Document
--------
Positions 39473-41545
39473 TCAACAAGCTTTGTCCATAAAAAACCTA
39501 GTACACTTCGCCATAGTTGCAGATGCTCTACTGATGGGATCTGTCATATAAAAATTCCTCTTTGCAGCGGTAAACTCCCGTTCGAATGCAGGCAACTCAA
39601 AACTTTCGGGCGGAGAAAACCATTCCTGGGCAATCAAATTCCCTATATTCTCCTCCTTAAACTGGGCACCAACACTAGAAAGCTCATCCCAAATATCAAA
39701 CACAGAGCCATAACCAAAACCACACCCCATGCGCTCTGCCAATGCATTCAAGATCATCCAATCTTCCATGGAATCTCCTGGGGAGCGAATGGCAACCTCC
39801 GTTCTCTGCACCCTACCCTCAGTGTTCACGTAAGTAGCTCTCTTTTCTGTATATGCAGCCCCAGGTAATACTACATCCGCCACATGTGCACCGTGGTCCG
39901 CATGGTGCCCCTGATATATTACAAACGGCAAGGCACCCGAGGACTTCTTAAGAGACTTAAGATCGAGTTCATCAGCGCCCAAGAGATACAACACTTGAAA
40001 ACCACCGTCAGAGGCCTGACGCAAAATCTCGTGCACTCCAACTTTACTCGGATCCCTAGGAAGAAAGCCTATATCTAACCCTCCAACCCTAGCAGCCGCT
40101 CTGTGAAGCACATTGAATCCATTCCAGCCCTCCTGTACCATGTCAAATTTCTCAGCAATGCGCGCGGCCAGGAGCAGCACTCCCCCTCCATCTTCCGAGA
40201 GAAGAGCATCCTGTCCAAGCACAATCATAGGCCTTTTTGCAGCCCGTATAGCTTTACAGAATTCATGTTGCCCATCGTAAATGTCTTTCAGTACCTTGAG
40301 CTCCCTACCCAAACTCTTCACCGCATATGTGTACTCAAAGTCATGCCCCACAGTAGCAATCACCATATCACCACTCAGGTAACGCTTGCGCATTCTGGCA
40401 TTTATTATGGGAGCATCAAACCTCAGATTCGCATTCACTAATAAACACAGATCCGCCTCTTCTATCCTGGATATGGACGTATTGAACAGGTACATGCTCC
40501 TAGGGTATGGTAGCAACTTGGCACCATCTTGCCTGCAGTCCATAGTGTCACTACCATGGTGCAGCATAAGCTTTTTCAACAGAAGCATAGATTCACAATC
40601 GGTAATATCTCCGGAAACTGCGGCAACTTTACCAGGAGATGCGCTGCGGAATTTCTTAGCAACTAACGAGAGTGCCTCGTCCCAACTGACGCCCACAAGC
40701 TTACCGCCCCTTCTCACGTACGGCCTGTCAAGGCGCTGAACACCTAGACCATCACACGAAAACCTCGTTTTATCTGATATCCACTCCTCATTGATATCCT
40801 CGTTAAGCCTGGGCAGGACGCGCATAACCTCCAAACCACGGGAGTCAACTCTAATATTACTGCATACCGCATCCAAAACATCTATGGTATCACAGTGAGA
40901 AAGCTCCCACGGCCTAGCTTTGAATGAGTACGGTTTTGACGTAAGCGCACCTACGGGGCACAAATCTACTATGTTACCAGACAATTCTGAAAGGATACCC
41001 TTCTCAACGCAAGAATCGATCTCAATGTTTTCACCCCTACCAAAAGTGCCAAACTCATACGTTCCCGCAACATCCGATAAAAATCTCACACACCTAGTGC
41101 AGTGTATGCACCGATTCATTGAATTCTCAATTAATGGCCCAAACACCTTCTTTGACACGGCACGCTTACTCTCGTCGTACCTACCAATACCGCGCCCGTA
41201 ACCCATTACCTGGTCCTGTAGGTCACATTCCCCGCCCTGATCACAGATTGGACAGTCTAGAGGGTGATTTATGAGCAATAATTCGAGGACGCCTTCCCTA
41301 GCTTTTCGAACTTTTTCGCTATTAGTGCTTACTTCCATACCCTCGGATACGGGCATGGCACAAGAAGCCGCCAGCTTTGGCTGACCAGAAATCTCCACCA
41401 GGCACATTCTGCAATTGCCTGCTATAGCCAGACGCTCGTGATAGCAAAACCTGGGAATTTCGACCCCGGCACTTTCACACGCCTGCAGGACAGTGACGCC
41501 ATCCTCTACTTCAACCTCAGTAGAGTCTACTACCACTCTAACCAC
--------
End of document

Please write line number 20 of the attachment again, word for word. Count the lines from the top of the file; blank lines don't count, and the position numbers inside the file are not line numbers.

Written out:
41201 ACCCATTACCTGGTCCTGTAGGTCACATTCCCCGCCCTGATCACAGATTGGACAGTCTAGAGGGTGATTTATGAGCAATAATTCGAGGACGCCTTCCCTA